Four ways to retain employees amid the ‘Great Resignation’

Liana Douillet Guzmán

In this guest article written exclusively for Business Leader, Liana Douillet Guzmán, CMO online learning community Skillshare, covers four ways to retain employees amid the ‘Great Resignation‘.

Employers throughout the country are facing unique pressures in trying to retain workers. There were 1.2 million job vacancies across the UK in September, an all-time record. Meanwhile, a recent study by WorkHuman revealed 40% are planning to look for a new job in the next 12 months. To retain their best workers, employers should not only provide competitive wages but also allow members of their teams to bring their whole selves to work. Here are four best practices that forward-thinking employers are rolling out to improve retention:

1) ​​Prioritize flexibility to make work more sustainable.

Research from Glassdoor showed mentions of ‘burnout’ have soared in the past few months. While many remote workers have relished reduced commute times and more time to spend with their families, working from home can also contribute to the feeling of being “always on.” Women have particularly felt the impact of “double shifts” since the pandemic began. Burnout has led more than 1 in 4 women to consider downshifting their career or leaving the workforce altogether.

To support remote workers, employers should encourage flexibility.  A family-first work schedule can take a huge weight off parents’ shoulders. Encourage them to log off and pick up their kids from school or drop off a parent at the airport, no strings attached. As people enjoy more public events, employers can also get creative with time-off policies by closing the office a few extra Fridays this year.

2) Encourage community and connection

A recent MIT study found that we crave human interactions and food in the same region of our brains, and another study said the same about how we experience social exclusion and physical pain. Being around people and making connections are biologically tied to our most basic instincts. When that’s stripped away from a huge part of our life — work — our wellbeing takes a hit. Our work then also suffers. There are many ways to connect even if you’re staying remote – for example offsites and purposeful time for connection in a remote environment.

For those who are back in offices, encouraging and facilitating social interactions, rather than just work-focused meetings can be a crucial way for interaction-starved workers to bond. It will make them feel more attached to each other and ergo the company. There are countless ways to have fun with colleagues and, most importantly, engage on a human level.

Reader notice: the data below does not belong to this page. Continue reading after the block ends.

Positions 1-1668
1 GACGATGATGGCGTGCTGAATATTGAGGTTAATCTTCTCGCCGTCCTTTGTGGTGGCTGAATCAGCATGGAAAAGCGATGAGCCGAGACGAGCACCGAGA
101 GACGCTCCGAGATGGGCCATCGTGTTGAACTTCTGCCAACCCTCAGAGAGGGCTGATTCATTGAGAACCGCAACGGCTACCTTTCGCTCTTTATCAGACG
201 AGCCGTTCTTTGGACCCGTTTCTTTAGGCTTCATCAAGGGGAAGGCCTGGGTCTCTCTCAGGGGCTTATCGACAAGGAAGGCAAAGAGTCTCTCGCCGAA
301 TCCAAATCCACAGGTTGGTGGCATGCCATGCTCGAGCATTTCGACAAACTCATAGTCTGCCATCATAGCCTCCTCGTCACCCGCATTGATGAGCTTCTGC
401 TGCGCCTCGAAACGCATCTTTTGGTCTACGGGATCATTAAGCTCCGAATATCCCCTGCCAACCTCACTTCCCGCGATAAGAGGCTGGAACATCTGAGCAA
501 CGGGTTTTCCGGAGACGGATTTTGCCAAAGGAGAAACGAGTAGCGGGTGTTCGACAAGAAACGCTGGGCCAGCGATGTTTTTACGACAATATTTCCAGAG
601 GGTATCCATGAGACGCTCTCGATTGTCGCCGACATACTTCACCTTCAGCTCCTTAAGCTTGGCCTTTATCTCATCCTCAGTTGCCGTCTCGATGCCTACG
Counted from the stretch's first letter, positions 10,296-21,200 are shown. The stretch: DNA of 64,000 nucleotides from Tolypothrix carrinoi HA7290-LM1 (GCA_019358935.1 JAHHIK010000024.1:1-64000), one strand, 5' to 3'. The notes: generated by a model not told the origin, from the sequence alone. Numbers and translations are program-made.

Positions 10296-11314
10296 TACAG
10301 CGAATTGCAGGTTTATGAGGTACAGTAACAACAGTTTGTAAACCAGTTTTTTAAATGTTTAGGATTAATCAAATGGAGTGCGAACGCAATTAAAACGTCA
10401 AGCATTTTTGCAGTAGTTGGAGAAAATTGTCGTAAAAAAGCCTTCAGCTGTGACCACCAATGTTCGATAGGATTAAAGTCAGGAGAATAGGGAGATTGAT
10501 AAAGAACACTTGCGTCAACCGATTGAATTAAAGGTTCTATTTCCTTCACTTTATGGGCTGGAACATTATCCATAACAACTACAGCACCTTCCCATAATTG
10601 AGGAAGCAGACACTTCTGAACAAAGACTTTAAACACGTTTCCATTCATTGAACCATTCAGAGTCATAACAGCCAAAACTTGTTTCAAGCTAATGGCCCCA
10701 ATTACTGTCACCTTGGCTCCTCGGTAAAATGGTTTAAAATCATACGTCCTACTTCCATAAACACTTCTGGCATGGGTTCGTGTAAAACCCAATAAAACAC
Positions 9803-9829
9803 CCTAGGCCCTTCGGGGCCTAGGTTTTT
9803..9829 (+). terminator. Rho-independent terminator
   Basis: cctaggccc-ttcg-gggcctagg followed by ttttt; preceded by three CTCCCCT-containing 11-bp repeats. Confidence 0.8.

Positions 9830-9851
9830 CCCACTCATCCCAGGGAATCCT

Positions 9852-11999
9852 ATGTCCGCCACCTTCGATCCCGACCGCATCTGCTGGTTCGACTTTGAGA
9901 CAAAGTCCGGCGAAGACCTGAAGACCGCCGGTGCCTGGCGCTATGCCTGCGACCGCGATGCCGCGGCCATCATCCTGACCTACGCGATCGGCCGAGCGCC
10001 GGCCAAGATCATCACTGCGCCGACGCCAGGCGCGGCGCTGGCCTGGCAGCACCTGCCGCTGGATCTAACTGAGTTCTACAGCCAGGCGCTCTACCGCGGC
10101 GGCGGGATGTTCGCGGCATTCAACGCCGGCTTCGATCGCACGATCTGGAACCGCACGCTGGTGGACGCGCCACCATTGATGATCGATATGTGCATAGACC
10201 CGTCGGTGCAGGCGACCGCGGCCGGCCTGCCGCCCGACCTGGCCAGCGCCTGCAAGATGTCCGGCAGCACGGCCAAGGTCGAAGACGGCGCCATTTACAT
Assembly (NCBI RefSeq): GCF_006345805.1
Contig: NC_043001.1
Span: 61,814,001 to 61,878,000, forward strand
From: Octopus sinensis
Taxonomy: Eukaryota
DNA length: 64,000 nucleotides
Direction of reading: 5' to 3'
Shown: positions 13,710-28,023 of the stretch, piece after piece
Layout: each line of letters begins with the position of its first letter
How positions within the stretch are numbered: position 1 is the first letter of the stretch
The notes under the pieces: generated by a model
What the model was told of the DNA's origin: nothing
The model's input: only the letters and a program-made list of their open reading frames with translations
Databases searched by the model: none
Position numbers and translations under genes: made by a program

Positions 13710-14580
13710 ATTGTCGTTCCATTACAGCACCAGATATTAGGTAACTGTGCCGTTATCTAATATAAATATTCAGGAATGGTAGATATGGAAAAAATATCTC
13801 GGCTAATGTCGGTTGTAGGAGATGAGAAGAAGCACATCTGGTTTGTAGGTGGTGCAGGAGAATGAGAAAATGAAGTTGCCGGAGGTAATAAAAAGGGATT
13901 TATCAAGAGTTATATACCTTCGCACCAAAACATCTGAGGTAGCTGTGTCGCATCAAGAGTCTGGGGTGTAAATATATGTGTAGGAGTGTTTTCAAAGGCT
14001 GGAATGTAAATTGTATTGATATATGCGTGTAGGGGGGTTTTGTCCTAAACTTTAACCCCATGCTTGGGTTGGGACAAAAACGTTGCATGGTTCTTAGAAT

3) Facilitate and support a stress-relieving creative outlet

The pandemic has created a uniquely stressful situation for workers everywhere, with an unprecedented mental load causing many to burn out as the Glassdoor study reveals. One positive outlet for stress has been proven to be creativity. A study by psychology researchers at the University of Otago in New Zealand in 2017 found the adult colouring-in craze had definite mental health gains for adults. Participants reported reduced symptoms of depression and anxiety.

Therefore, actively encouraging your employees to pursue a creative passion can have tangible benefits. It can support their wellbeing and productivity, and provide a unique perk that will improve retention. A win/win. Employers can provide a benefit in kind service by enabling workers to spend money on classes from music, cooking, knitting or drawing.

4) Lean into your staff’s side hustles

Recent ONS data revealed that 30% of workers aged under 24 were on furlough at some point. In a study by my company, Skillshare, we found many put their time to good use: a remarkable 70% of 16-29 year olds reported having at least one ‘side hustle’.  Instead of viewing this as ‘moonlighting’, employers can actively encourage these interests. After all, having the impetus to set up a business or enterprise, even on a small scale,  requires entrepreneurial flair and dedication. These are qualities that can be nurtured by enlightened employers — and may mean it is more likely these employees will stay.

A smart way to integrate your teams’ side projects into the working environment would be to ask staff to present key learnings from their business or project in a weekly lunch and learn. You could further encourage them by offering a discount for the product or service to help “side hustlers” build a market for their micro-enterprise. This can build tremendous goodwill and appreciation. As the world of work changes, forward-thinking employers will find ways to create a more flexible and creative environment for their teams — and reap the rewards.